Act 3, Scene 1 contributes to making Romeo and Juliet a true tragedy as this scene is the unfolding of a series of ill-fated events (3.1.84-87) ‘This days black fate on more days doth depend. This but begins the woe others must end’. Violence and blood is demanded early in the scene, as Tybalt is after Romeo in order to challenge him to a duel. Newly wed Romeo ignores Tybalt’s insults and respectfully declines his offer, as he knows he must respect and love the Capulet’s. Irritated by Romeo’s calm submission, Mercutio steps up to the challenge to defend the Montague name. Outraged by Mercutio’s death Romeo lets rage control his actions as he seeks vengeance upon his friend’s death, forgetting his intentions to settle the family feud. The dramatic irony of this scene, will possibly affect the audience, as they know this will cause uproar within the family feud. The events in this scene impact greatly on Romeo and Juliet, as this is the breaking point of the play. This scene also creates a domino effect on the events later on in the play.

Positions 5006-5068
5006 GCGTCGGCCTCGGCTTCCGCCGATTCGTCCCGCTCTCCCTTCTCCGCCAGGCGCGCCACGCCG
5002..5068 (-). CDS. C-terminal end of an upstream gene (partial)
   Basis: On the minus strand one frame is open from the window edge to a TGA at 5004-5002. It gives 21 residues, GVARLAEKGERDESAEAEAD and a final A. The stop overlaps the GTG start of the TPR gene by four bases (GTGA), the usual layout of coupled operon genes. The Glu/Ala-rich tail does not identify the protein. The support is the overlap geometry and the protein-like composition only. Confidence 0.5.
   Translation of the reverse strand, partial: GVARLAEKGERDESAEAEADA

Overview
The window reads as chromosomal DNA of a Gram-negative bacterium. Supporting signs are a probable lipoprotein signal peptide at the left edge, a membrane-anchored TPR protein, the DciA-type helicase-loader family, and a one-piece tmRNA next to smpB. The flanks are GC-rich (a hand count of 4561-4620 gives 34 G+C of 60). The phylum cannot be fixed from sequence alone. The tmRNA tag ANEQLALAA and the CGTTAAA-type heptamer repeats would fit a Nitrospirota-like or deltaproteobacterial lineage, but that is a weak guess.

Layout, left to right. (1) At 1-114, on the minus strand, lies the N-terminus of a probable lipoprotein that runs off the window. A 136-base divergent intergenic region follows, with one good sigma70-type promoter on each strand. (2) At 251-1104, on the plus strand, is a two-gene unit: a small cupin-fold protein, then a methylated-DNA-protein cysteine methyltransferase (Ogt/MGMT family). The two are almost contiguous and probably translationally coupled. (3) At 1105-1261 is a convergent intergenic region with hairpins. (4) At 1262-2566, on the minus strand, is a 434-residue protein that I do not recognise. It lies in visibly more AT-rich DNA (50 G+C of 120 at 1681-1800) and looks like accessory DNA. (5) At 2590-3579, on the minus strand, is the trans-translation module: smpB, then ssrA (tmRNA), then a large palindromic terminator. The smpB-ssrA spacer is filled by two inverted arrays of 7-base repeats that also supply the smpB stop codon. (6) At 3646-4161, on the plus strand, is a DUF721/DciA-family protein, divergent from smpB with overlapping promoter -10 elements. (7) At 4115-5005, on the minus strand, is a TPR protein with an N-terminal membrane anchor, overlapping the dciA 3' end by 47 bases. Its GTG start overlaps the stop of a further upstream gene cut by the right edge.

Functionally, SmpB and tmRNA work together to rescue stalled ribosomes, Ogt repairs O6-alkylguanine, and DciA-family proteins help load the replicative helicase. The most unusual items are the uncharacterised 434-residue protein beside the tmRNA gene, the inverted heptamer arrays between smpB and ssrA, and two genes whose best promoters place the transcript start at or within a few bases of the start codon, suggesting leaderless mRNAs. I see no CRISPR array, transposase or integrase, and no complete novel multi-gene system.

The characteristics of Mercutio have a significant influence on the events that occurred during Act 3 scene 1. It is evident throughout the scene that Benvolio is the peacekeeper as he see's a way around the brawling, (3.1.1-3) ' I pray thee, good Mercutio, lets retire. The day is hot; the Capulet’s abroad; and if we meet we shall not 'scape a brawl.' However, Mercutio ignores Benvolio’s attempts to bypass the Montague Capulet conflict, as he is quick to temper and always ready for a fight. His use of irony to provoke Tybalt (3.1.28-33) provides further evidence on his combativeness ‘But I’ll be hanged, sir, if he wear your livery. Marry; go before to the field, he’ll be your follower. Your worship in that sense may call him man. ‘ Mercutio’s argumentative attitude leads him into a brutal affair; he is left wounded blaming Romeo for his injury. It is unquestionable that Mercutio’s pugnacious, aggressive...
Please join StudyMode to read the full document